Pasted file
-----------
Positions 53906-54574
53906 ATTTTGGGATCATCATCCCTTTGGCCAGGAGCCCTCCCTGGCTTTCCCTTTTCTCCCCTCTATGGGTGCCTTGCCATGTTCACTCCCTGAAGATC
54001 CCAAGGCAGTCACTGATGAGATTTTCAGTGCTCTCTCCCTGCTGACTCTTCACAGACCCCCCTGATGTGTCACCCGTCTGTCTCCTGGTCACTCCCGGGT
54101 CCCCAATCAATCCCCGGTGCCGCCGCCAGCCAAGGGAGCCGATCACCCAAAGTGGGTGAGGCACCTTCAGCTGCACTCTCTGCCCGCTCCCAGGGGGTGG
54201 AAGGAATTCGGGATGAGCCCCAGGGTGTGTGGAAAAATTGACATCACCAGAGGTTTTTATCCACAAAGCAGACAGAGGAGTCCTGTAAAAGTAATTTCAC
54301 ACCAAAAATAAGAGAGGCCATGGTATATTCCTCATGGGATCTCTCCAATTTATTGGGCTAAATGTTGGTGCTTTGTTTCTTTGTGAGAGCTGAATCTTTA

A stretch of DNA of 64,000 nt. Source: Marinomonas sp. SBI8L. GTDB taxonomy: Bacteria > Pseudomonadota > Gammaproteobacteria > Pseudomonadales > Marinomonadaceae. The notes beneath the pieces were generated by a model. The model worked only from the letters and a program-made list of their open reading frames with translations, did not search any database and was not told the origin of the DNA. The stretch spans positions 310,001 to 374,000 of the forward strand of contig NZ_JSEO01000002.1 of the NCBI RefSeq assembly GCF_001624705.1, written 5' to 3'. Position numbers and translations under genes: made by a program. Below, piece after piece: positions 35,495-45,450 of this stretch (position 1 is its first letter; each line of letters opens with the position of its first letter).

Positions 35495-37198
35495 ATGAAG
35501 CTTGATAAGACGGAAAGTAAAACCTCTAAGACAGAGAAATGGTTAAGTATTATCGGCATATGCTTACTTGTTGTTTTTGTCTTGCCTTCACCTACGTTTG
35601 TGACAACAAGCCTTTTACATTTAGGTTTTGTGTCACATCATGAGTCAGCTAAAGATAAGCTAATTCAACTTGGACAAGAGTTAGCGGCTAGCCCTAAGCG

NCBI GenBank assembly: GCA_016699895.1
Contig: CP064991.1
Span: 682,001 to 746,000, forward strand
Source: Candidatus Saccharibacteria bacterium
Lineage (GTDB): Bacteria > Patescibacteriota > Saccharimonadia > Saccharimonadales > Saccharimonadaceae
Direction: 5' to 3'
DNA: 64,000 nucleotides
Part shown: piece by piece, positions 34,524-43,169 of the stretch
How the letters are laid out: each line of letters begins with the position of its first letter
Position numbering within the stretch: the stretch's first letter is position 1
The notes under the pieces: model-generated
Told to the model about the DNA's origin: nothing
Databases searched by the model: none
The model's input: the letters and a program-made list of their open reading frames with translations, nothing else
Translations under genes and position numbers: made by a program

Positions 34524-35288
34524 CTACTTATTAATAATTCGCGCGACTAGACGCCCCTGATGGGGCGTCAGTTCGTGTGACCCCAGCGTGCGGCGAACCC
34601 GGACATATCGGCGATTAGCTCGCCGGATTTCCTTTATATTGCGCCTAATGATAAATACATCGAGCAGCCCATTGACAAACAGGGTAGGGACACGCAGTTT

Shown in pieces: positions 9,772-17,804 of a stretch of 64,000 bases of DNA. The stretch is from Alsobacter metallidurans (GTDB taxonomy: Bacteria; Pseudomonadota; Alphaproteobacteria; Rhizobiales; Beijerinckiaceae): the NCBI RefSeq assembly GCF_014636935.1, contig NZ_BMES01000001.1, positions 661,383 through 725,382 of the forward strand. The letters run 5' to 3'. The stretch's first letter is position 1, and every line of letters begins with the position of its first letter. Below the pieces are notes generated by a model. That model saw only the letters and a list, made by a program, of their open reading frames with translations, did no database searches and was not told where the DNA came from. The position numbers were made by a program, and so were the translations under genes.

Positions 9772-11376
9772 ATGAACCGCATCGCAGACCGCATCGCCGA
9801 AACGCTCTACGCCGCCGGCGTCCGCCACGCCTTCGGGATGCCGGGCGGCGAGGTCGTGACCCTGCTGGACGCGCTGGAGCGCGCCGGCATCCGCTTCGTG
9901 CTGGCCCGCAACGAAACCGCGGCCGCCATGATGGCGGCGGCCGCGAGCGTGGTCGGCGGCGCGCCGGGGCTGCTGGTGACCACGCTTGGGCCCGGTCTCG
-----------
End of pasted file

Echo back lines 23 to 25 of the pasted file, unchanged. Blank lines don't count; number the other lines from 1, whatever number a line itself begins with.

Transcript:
Told to the model about the DNA's origin: nothing
Databases searched by the model: none
The model's input: the letters and a program-made list of their open reading frames with translations, nothing else